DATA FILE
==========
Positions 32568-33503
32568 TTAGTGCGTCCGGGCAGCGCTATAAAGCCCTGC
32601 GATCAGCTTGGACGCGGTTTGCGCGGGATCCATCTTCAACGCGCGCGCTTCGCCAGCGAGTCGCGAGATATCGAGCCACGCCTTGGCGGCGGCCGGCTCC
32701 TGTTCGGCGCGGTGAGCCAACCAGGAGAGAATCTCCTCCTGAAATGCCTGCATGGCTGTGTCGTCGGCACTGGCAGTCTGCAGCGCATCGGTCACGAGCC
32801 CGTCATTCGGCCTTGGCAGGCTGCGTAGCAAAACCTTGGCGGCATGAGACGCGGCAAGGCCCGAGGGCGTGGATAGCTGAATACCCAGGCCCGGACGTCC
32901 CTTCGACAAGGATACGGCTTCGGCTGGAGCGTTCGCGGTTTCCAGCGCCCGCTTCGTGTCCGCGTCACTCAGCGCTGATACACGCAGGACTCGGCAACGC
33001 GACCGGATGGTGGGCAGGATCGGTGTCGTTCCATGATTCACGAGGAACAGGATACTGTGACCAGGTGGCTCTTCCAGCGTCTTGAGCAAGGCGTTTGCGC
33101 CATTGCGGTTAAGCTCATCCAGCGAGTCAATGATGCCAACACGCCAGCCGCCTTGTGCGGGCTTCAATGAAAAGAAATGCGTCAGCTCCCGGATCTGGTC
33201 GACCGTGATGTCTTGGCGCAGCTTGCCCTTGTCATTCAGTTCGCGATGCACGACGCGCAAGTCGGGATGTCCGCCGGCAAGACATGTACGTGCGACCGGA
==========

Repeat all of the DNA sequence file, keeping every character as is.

Positions 32568-33503
32568 TTAGTGCGTCCGGGCAGCGCTATAAAGCCCTGC
32601 GATCAGCTTGGACGCGGTTTGCGCGGGATCCATCTTCAACGCGCGCGCTTCGCCAGCGAGTCGCGAGATATCGAGCCACGCCTTGGCGGCGGCCGGCTCC
32701 TGTTCGGCGCGGTGAGCCAACCAGGAGAGAATCTCCTCCTGAAATGCCTGCATGGCTGTGTCGTCGGCACTGGCAGTCTGCAGCGCATCGGTCACGAGCC
32801 CGTCATTCGGCCTTGGCAGGCTGCGTAGCAAAACCTTGGCGGCATGAGACGCGGCAAGGCCCGAGGGCGTGGATAGCTGAATACCCAGGCCCGGACGTCC
32901 CTTCGACAAGGATACGGCTTCGGCTGGAGCGTTCGCGGTTTCCAGCGCCCGCTTCGTGTCCGCGTCACTCAGCGCTGATACACGCAGGACTCGGCAACGC
33001 GACCGGATGGTGGGCAGGATCGGTGTCGTTCCATGATTCACGAGGAACAGGATACTGTGACCAGGTGGCTCTTCCAGCGTCTTGAGCAAGGCGTTTGCGC
33101 CATTGCGGTTAAGCTCATCCAGCGAGTCAATGATGCCAACACGCCAGCCGCCTTGTGCGGGCTTCAATGAAAAGAAATGCGTCAGCTCCCGGATCTGGTC
33201 GACCGTGATGTCTTGGCGCAGCTTGCCCTTGTCATTCAGTTCGCGATGCACGACGCGCAAGTCGGGATGTCCGCCGGCAAGACATGTACGTGCGACCGGA